Can You Get SSDI or SSI Disability for Asthma?
Those who suffer from frequent and severe asthma attacks that can't be controlled with medication may get disability benefits.
Updated November 8, 2016
Asthma is a chronic disease of the respiratory system that involves inflammation of the airways. Asthma-related inflammation causes excessive mucous production within the airways, which results in constricted airways. Asthma is triggered by various stimuli, such as pets, medication, pollutions, chemicals, hormones, exposure to cigarette smoke, cold viruses, and other pathogens in the environment.
Symptoms of asthma include shortness of breath, wheezing, coughing, and tightness in the chest. Treatment of asthma may include the use of inhalers, nebulizers, medications, and simply limiting exposure to triggering stimuli when possible.
Asthma is a common reason that people apply for Social Security disability benefits. Most people who apply for disability based on asthma, however, are disappointed because they get denied. This is because asthma can often be treated effectively with medication. However, some patients do suffer from serious asthma attacks that can't be controlled with at-home medication or treatment. In these cases they are often admitted to the hospital for treatments with intravenous bronchodilators, intravenous antibiotics, or prolonged inhalation treatments. Patients with repeated, severe attacks requiring hospitalization should be approved for disability benefits because the frequency and intensity of their asthma attacks is severe enough to prevent them from working.
When Does Asthma Qualify for Disability?
If you can meet the qualifications under the Social Security's disability listing for adult asthma, your claim will be automatically approved. (For children, see our article on childhood asthma.) The asthma listing (which was significantly updated October 7, 2016) has two requirements:
- in a one-year period, you must have had three exacerbations or complications requiring hospitalization for at least 48 hours each. The hospitalizations must have occurred at least 30 days apart.
- your FEV1 value (the result of a lung function test) must be low for your age, gender and height (according to Social Security's chart in its asthma listing).
Alternatively, if you have chronic bronchitis in addition to your asthma (called chronic asthmatic bronchitis), you may be able to qualify for benefits based on the results of lung function/breathing test results alone. You must have the level of forced expiatory volume (FEV1) that is required for COPD (which is lower than that required for asthma alone). See our article on disability benefits for COPD to get the details on the test results required to qualify for disability for chronic asthmatic bronchitis.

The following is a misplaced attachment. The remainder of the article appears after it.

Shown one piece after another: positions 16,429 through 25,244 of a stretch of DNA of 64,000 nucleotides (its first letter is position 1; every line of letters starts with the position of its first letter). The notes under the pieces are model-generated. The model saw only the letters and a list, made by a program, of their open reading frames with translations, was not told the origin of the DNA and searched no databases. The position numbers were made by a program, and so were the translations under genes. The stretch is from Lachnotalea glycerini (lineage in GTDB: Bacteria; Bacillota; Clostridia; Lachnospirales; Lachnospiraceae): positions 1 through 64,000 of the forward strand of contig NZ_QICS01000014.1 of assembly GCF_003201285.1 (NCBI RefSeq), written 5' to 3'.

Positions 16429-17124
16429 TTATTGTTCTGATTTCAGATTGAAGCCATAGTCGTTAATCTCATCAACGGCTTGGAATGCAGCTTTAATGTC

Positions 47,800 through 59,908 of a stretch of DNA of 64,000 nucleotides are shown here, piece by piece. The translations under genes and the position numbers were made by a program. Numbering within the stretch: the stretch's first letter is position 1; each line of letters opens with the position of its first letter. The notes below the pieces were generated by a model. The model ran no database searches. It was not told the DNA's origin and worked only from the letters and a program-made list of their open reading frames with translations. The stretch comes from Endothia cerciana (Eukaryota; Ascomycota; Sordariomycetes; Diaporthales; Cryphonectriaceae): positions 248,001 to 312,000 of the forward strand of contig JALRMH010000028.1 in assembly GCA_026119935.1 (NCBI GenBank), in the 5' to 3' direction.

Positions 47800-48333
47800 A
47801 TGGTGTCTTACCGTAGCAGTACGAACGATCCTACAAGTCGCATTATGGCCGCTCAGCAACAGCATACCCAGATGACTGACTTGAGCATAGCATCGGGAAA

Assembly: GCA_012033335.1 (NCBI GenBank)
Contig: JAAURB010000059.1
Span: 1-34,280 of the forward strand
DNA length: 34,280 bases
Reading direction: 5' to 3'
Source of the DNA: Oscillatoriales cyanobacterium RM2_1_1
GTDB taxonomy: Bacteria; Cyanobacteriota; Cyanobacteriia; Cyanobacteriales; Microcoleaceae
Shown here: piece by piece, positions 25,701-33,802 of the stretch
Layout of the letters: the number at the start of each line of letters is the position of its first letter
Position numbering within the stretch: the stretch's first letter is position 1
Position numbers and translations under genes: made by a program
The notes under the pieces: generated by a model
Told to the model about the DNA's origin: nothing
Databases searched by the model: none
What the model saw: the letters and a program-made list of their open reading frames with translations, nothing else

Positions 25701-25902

What Should Be in Your Medical Record?
Your medical records should contain documentation of each of your asthma attacks that required hospitalization or emergency treatment, including spirometry test results and the results of arterial blood gas studies (ABGS) while you are in the hospital. The record of each episode should also include what treatment was administered, and for how long, and how well you responded to the treatment. Your doctor should also give you spirometric tests when you are not having an attack to record whether there is baseline airflow obstruction (established by FEV1 and FVC tests).
In addition, your medical records must show that you have been complying with the at-home treatment ordered by your doctor (for example, using your inhaler). (For more information, see our article on how compliance with treatment recommendations affect disability.)
The SSA will want medical records documenting your asthma attacks for at least one year, or the agency will wait until you have been evaluated for one year before issuing a disability decision.
Can You Qualify for Disability Because of Job Restrictions?
If you don't qualify for disability automatically under the asthma listing and you are an adult, Social Security will consider what limitations your asthma puts on your ability to work a regular job. Social Security will develop an RFC for you – that is, a residual functional capacity assessment, which is what you are able to do despite your impairment. If your doctor has restricted you from heavy exertion, working around excessive dust and fumes, or working in extreme hot or cold temperatures, Social Security will include these job restrictions in your RFC. These limitations can rule out a number of jobs that you can do, and if you prior job required any of the restricted activities, Social Security will have to come up with other work that you can do. If you're older than 50 or 55, you have a chance of getting disability benefits this way. For more information, see our section on how Social Security uses the RFC to decide what work you can do.